Angelia Vernon Menchan

Angelia Vernon Menchan is an author, publisher and public speaker who owns two publishing companies, MAMM Productions and Honorable Menchan Media. Mrs. Menchan is also a Budget Officer and former Job Corps Counselor. To date she has published twenty-three books of her own work, both fiction and non-fiction and more than eighty ebook novellas on You can access her bibliography on search words: Angelia Vernon Menchan

Contact information:
Phone numbers: 904 714 2272 904 303 2679

Tuesday, June 30, 2009


Last night as I watched the news I was forced to think stereotypically,
Not personally, but, because I knew that many people watching would,
Law enforcement was on the lookout for a seventeen year old black male,
Who had allegedly robbed and raped a woman with the help of two accomplices…
I cringed at the senselessness and brutality of the crime,
But I also cringed because what I knew was that the face of the alleged perpetrator was the face that many in the country automatically see or think when they hear, of the crimes committed and I knew that many innocent young, black men will feel the brunt of that crime photo…
It took me back to when I was a young girl,
It seems that everything I was taught to do was anti-stereotypical,
I was taught to speak properly,
To do as well or better than anyone,
To always carry myself well,
To not act out in public,
In essence to not act in any way that would be considered,
Stereotypically, ummm Black…
Of course no one said that,
But we knew,
One day as an adult,
I watched a young girl dance in Target,
The music was playing and she was dancing to the beat,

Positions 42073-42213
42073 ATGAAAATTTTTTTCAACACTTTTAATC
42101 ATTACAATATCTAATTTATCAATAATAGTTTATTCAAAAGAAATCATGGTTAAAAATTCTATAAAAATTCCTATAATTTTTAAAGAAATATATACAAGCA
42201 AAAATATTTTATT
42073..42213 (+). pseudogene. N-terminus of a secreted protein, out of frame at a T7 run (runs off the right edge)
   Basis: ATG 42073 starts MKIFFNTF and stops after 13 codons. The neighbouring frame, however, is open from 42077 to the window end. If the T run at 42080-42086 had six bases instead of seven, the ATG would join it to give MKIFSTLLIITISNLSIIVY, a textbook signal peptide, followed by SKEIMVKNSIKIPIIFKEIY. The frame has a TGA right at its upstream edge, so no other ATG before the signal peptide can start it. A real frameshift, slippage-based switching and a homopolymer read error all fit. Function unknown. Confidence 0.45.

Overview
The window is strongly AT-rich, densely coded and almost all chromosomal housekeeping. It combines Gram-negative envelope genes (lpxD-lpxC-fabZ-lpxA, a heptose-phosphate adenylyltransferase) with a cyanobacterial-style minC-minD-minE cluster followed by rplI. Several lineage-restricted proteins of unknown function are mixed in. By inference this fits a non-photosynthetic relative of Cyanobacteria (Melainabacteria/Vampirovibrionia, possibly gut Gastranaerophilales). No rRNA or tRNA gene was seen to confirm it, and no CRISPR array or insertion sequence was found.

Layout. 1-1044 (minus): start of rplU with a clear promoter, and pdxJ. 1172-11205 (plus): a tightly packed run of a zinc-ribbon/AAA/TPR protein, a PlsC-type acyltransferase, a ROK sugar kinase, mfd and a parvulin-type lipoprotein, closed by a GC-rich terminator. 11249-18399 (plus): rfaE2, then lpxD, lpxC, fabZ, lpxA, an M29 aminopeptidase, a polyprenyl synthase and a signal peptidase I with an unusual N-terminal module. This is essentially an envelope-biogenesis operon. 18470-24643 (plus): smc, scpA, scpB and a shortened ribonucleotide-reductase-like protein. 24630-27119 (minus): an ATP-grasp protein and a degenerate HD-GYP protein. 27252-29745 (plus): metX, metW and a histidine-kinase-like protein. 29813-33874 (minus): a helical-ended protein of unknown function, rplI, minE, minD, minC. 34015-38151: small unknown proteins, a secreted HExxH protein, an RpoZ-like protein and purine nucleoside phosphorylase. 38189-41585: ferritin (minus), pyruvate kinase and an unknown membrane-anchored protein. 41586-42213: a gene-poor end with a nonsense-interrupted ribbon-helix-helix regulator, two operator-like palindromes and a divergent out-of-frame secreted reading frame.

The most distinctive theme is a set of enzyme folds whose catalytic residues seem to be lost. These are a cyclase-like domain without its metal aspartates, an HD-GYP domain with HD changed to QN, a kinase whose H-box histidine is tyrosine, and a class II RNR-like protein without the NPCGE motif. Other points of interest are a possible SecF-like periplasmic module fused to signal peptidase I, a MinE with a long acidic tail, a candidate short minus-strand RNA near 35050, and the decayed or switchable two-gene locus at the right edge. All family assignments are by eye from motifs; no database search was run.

I smiled,
But thought,
‘Mama would have jerked me silly…’
That would not have been appropriate Negro behavior,
At least not in public,
I remember asking my mom when I was about nine,
It was the mid-sixties,
Why we were so concerned about what white people thought,
She looked at me as she was prone to do,
Seems I was always shocking my mom with my audacity,
She sighed,
And said,
I realized then that my usually verbose mother could not articulate to her child,
That one of the things that would shape and form us was the opinions of white folks,
Because their opinions of us would determine in many cases what schools we got into,
And whether we were hired or not,
I can remember thinking, quite innocently it turns out,
“That surely white folks can tell the difference between us, we are all different aren’t we?’
As I aged I was disabused of that notion,
As I sat in many classrooms and workplaces as the only black person,
I was constantly startled by how narrowly, superficially,
And umm, yes stereotypically we were viewed,
And by supposedly liberal, educated folks…
And I guess I was saying all that to say,
That anytime a black face is splashed anywhere for any reason,
That in 2009,
There are those people who will see that one example as being indicative of all…
Sad, but stereotypically TRUE…